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Corcoran prison staff award scholarships to college‑bound teens

Two men and two teenagers stand in front of a prison.
From left are Chief Deputy Warden Martin Gamboa, Zoie Belk, Cheyenne Campbell and Warden Ken Clark.

By Lt. Edward Sanchez

On June 1, California State Prison, Corcoran’s, California Employees Association held its second High Security Mission Scholarship Opportunity Award. The scholarship is awarded to two graduating high school seniors in the amount of $500 each to assist with educational expenses. 

Each applicant had to be a graduating high school senior, and a child or grandchild of a current Corcoran prison employee. Each applicant must be in good academic standing, have at least a 3.0 grade-point average, and must be planning to attend a four-year university, two-year community college or trade school during the 2019 academic school year.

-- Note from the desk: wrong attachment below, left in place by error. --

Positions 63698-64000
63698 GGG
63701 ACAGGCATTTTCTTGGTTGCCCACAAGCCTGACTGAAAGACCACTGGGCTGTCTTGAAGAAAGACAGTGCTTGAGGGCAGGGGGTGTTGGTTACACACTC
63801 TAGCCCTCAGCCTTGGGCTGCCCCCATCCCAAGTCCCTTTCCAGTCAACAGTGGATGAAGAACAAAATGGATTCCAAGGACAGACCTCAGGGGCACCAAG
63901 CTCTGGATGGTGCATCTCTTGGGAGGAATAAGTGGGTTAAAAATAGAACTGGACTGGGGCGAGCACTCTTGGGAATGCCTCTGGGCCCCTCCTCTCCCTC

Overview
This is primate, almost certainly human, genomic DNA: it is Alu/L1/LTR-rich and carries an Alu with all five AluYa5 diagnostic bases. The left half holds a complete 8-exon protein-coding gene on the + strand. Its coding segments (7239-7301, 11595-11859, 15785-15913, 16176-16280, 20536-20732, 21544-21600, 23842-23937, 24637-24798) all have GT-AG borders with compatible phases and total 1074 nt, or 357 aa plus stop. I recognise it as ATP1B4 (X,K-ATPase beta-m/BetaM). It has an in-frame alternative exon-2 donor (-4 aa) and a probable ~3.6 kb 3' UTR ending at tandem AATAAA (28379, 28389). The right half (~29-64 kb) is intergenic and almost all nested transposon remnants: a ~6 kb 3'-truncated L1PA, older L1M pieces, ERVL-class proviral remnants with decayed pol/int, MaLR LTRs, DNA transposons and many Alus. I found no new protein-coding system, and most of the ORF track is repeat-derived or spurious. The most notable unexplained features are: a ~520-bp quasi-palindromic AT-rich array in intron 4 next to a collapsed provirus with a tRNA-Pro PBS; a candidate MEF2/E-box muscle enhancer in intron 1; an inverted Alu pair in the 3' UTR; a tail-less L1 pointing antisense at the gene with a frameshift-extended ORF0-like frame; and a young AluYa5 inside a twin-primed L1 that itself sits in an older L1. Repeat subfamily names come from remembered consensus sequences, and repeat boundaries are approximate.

The winners were required to submit essay questions with specific instructions identifying how they demonstrated effective leadership in school and out, discuss their major and how it relates to their long-term career goals, and describe one personal attribute that sets them apart from the other candidates. 

The organization received several essay packages from students, which were graded by the Warden, Chief Executive Officer, Chief Deputy Warden, Principal, Academic Instructor, and Chief Nurse Executive. The essays were graded for content and development, organization, style and mechanics. 

On June 12, the organization announced the two winners of the scholarship award. First place went to Cheyenne Campbell, daughter of Sgt. James Campbell and Associate Warden Tammy Campbell. The second runner-up was Zoie Belk, daughter of Correctional Counselor Scott Belk and Office Assistant Melissa Belk. Both students achieved the highest scores and were awarded a $500 scholarship.